Of course, this meant nothing as far as the job was concerned. Everyone was uncomfortable with this exchange but as the last one to speak, I felt it more acutely. Seeking to defuse the tension, I changed the subject. “When do you want us to start?”

“As soon as possible,” Stan replied.

“I can start in two weeks,” volunteered contestant number one.

“I can start in three days,” bested contestant number two.

“I can start tomorrow,” I asserted confidently.

“Okay,” Stan replied, “be at the station at 6:30 tomorrow morning.” I was hired!

The first day I watched Stan work and did a lot of listening. As he explained it, the job seemed simple. There was lots of idle time, four live broadcasts and on some days production work in between. However, he was more interested in regaling his glory days as a radio DJ than in training me. It turned out that Stan was also a silent partner in an out-of-town enterprise; his presence was urgently required to protect his investment. As soon as my two weeks of training were completed, Stan would be gone.

On my second day, Stan let me touch the control panel, and I did the first live segment. It was a 30-second weather report. I turned on the mike when the weatherman was cued and turned it off when he was done. There was a mike check beforehand and I monitored the level as he spoke. I did the second live broadcast, too, a one-minute news segment. Stan did the third segment: news and weather – two mikes!

The half hour noon show, however, was overwhelming. There were a half a dozen mikes to activate, monitor, and kill, recordings for musical bridges, an array of possible audio sources, and a live announcer, plus an abrupt change in plans if a segment ran long or there was time to fill.

On the third day, Stan called in to tell me he would be late. He reviewed expectations of the first two segments, and I did them solo. He called later, before the third, and we talked it through; he promised to be in before the noon show. I did the third segment by myself.

Stan called to say he had been watching, and I had done fine. Could I do the noon show by myself? “No!” I asserted. “Okay, he assured, “I will come in, but let’s talk through it just in case.” I never saw Stan again; my “training” was over.

With sweaty palms and a knotted gut, I muddled my way through the noon show, knowing that thousands would hear any miscue. By the time the show ended, I was physically exhausted; my head ached.

This pattern repeated itself before each noon show for the next several months. If only I had received more training to boost my confidence.

On-the-job training was fine for production work. Time was not an issue and retakes were common, expected, and accepted. If I lacked training in some area, the director instructed me.

The live shows were a different story. It was tense and nerve-racking; they expected perfection and didn’t tolerate errors. This produced an incredible amount of pressure and anxiety.

This stress was partly due to my lack of training, but more importantly a result of the directors; I worked with three. My favorite was nice and kind; he remembered what it was like to do my job and was empathic. Unfortunately, I seldom worked with him.

The second director was aloof and focused only on the broadcast, not caring what he said or how he treated others. Fortunately, I didn’t work with him too much.

Most of my interaction was with a third director. During live broadcasts, he became verbally volatile and abusive. He yelled – a lot. When he was mad, he yelled louder – all laced with expletives. Management via intimidation was his style. My goal was to get through the noon show without a verbal tongue-lashing; usually I was unsuccessful. Of course, this made me even tenser.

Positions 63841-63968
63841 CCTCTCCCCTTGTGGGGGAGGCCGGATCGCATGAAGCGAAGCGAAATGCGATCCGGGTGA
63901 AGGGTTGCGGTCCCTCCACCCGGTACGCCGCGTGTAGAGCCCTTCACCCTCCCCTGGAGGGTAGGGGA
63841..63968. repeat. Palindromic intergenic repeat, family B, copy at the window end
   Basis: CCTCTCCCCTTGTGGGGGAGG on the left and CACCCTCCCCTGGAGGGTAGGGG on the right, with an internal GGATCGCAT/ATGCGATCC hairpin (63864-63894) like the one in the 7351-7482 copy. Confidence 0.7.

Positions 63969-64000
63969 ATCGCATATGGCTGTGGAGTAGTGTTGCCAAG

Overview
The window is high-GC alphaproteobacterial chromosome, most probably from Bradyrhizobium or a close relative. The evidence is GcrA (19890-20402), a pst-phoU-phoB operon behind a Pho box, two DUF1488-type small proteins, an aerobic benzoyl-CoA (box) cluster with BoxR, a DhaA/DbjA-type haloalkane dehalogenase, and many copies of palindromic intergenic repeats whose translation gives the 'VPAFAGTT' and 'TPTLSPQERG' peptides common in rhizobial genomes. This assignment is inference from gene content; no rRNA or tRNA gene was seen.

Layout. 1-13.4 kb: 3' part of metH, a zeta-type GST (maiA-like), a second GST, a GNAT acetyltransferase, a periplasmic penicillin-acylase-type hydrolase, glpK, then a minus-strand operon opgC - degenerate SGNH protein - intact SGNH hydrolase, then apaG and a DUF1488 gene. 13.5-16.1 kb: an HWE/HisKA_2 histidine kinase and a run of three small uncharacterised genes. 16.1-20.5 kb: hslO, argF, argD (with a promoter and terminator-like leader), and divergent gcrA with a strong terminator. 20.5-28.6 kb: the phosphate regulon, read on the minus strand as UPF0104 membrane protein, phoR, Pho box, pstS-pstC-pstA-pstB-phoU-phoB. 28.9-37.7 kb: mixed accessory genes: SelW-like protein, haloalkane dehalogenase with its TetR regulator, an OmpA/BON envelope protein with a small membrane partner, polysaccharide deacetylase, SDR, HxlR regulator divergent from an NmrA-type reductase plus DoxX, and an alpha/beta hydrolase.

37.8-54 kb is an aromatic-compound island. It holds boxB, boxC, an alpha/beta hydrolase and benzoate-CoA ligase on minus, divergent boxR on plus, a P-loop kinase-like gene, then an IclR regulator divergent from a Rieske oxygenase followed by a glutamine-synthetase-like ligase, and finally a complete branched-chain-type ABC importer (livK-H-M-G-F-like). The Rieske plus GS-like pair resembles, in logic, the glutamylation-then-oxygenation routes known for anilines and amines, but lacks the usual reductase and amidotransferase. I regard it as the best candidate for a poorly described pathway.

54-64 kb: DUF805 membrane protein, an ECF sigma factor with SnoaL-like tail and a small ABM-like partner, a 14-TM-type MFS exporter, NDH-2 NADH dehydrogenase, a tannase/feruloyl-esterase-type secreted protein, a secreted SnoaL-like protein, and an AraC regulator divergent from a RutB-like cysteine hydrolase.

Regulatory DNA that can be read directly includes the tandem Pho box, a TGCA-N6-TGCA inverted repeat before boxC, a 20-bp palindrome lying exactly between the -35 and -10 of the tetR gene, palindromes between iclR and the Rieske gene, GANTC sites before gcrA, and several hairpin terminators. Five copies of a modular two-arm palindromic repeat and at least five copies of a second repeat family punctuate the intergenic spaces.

Although most of the work was fine, my angst from this half hour each day caused me to despise my job. Thankfully, my remaining time was short, as graduation neared. I grabbed the first job offer and gave my two-week notice.

Ironically, the day after I submitted my resignation, the volatile director asked, “You should be getting some vacation, soon, shouldn’t you?”

“I haven’t put in enough time, yet,” I replied. “Besides, I just gave my two-weeks’ notice.”

“What!” He slammed some papers on the table with a curse. “I can’t believe it.” His face turned red. “We finally get someone good, and they don’t pay him enough to stay.”

I was dumbfounded. “Good?” I questioned. “I’m not good.”

“You’re the best audio engineer we’ve had in years.”

“What about Stan?” I asked.

“Stan was an idiot. He was always making mistakes. We couldn’t get through a broadcast without him screwing it up. You did better your first week than he ever did.”

“But, I make mistakes every day.”

“Your mistakes are trivial,” he disclosed. “Few viewers ever notice.” As he picked up his papers and left the room, I contemplated what he had said. I am good!

Not surprisingly, I had a new attitude during the noon show that day. My nervousness dissipated, I made no “mistakes,” no one yelled at me, and most significantly, I enjoyed it. My job was fun.

On my second to the last day there, I met the weekend audio engineer. She was thinking about taking over my shift. She wanted to see what was involved in the noon show. Unfortunately, that day the show was one of the most difficult I had encountered. There was a live band, with each person and instrument separately miked, plus there were a few unusual twists. I would need every piece of gear in the room and use the entire audio console. Although it was stressful, it was a good stress, because I was a good audio engineer. I performed my part without error, earning a rare compliment from my critical director. At the end of the show, I leaned back with the knowledge of a job well done.

My protégé shook her head. “I could never do that,” she sighed and left the room.

My last two weeks at the TV station were most enjoyable. As such, it is with fondness that I recall my time there. How might things have been even better if someone had told me sooner that I was doing a good job?